TIMES.KY

Cayman Islands, Caribbeanand International News
Tuesday, Feb 20, 2024

US aims to hobble China’s chip industry with sweeping new rules

US aims to hobble China’s chip industry with sweeping new rules

The host of measures could amount to the biggest shift in US policy on shipping technology to China since the 1990s and could set Chinese chip makers back by years.

The Biden administration on Friday published a sweeping set of export controls, including a measure to cut China off from certain semiconductor chips made anywhere in the world with US tools, vastly expanding its reach in its bid to slow Beijing’s technological and military advances.

The series of measures could amount to the biggest shift in US policy towards shipping technology to China since the 1990s. If effective, they could set China’s chip manufacturing industry back years by forcing American and foreign companies that use US technology to cut off support for some of China’s leading factories and chip designers.

“This will set the Chinese back years,” said Jim Lewis, a technology and cybersecurity expert at the Center for Strategic and International Studies (CSIS), a Washington DC-based think-tank, who said the policies harken back to the tough regulations of the height of the Cold War.

“China isn’t going to give up on chipmaking … but this will really slow them [down].”

The rules, some of which go into effect immediately, build on restrictions sent in letters earlier this year to top toolmakers KLA Corp, Lam Research Corp and Applied Materials Inc, effectively requiring them to halt shipments of equipment to wholly Chinese-owned factories producing advanced logic chips.

In a briefing with reporters on Thursday previewing the rules, senior government officials said many of the measures sought to prevent foreign firms from selling advanced chips to China or supplying Chinese firms with tools to make their own advanced chips. They conceded, however, that they have not yet secured any promises that allied nations will implement similar measures and that discussions with those nations are continuing.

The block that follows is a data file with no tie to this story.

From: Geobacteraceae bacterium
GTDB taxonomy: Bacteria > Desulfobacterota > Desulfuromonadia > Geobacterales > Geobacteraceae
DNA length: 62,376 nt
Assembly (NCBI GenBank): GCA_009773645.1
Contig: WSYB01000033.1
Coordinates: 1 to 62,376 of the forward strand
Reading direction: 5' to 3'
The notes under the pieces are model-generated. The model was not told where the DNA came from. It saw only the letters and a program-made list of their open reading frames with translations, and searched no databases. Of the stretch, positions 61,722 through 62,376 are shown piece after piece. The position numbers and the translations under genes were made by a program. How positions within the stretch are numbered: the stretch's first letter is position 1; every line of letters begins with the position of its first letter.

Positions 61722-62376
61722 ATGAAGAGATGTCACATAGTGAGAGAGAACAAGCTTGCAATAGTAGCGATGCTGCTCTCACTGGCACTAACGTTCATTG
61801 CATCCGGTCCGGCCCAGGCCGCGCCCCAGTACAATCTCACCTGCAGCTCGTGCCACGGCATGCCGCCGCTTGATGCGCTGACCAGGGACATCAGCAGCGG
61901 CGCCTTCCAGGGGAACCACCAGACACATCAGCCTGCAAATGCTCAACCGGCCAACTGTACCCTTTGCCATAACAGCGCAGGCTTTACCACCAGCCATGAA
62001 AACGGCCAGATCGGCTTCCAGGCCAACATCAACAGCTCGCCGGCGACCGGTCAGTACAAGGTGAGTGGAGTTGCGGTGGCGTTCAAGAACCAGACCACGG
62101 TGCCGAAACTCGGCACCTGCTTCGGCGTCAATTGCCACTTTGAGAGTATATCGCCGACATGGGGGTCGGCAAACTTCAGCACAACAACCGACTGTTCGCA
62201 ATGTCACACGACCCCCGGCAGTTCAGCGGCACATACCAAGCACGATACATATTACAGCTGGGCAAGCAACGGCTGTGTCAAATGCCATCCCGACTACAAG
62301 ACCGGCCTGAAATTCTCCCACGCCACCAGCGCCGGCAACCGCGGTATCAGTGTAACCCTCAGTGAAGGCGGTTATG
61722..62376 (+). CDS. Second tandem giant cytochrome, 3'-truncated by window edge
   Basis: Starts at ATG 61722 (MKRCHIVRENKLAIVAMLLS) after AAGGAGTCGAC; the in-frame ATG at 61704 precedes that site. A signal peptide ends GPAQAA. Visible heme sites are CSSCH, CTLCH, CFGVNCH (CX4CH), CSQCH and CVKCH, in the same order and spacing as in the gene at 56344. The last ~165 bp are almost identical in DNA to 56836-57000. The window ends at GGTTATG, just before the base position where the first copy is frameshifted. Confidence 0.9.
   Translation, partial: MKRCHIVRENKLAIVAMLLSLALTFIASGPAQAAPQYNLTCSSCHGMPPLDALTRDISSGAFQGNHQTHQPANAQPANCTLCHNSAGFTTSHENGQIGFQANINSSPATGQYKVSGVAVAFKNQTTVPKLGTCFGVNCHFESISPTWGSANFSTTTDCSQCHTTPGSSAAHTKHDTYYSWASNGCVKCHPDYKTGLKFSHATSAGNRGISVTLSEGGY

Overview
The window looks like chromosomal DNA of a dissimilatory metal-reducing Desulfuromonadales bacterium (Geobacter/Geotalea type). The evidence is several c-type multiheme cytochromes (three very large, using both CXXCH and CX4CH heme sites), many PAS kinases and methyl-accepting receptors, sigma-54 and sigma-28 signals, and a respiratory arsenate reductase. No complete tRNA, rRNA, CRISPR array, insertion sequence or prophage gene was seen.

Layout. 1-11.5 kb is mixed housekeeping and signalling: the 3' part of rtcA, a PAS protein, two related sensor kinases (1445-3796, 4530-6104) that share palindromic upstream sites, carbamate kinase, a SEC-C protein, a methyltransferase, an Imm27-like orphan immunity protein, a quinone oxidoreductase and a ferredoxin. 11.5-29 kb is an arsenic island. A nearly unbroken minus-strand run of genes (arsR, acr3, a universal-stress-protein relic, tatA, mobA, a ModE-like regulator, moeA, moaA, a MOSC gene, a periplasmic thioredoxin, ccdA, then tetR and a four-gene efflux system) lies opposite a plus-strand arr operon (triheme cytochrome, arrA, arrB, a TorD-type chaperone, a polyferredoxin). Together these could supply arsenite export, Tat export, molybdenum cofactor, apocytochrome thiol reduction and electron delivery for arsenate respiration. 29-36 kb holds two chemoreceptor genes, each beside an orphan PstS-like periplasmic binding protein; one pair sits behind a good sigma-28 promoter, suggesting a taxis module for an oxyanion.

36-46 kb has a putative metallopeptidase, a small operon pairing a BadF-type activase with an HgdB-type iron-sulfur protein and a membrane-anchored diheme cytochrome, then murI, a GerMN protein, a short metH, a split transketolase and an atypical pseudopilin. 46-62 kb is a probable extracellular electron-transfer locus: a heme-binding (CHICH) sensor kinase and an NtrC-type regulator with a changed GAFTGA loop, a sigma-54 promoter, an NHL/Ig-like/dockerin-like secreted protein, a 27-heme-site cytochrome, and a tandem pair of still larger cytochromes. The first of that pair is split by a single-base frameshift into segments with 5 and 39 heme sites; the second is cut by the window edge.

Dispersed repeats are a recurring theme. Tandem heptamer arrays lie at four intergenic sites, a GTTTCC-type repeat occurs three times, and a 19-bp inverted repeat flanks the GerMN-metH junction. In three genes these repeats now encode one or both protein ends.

“We recognise that the unilateral controls we’re putting into place will lose effectiveness over time if other countries don’t join us,” one official said. “And we risk harming US technology leadership if foreign competitors are not subject to similar controls.”


Potential impact ‘quite stunning’


The expansion of US powers to control exports to China of chips made with US tools is based on a broadening of the so-called foreign direct product rule. It was previously expanded to give the US government authority to control exports of chips made overseas to Chinese telecoms giant Huawei Technologies Co Ltd and later to stop the flow of semiconductors to Russia after its invasion of Ukraine.

On Friday, the Biden administration applied the expanded restrictions to China’s IFLYTEK, Dahua Technology, and Megvii Technology, companies added to the entity list in 2019 over allegations they aided Beijing in the suppression of its Uighur minority group.

The rules can hit the data centres of some of the Chinese tech giants


The rules published on Friday also block shipments of a broad array of chips for use in Chinese supercomputing systems. The rules define a supercomputer as any system with more than 100 petaflops of computing power within a floor space of 6,400sq feet (595sq metres), a definition that two industry sources said could also hit some commercial data centres at Chinese tech giants.

US Senate Democratic leader Chuck Schumer welcomed the announcement, arguing the rules would “protect our country’s innovations from China’s predatory actions”.

Eric Sayers, a defence policy expert at the American Enterprise Institute, said the move reflects a new bid by the Biden administration to contain China’s advances instead of simply seeking to level the playing field.

“The scope of the rule and potential impacts are quite stunning but the devil will, of course, be in the details of implementation,” he added.

The Semiconductor Industry Association, which represents chipmakers, said it was studying the regulations and urged the US to “implement the rules in a targeted way – and in collaboration with international partners – to help level the playing field”.


Ratcheting up tensions


Earlier on Friday, the US added China’s top memory chipmaker YMTC and 30 other Chinese entities to a list of companies that US officials cannot inspect, ratcheting up tensions with Beijing and taking aim at a firm that has long troubled the Biden administration.

The “unverified list” is a potential precursor to tougher economic blacklists, but companies that comply with US inspection rules can come off the list. On Friday, US officials removed nine such firms, including a unit of China’s Wuxi Biologics, which makes ingredients for AstraZeneca Plc’s COVID-19 vaccine.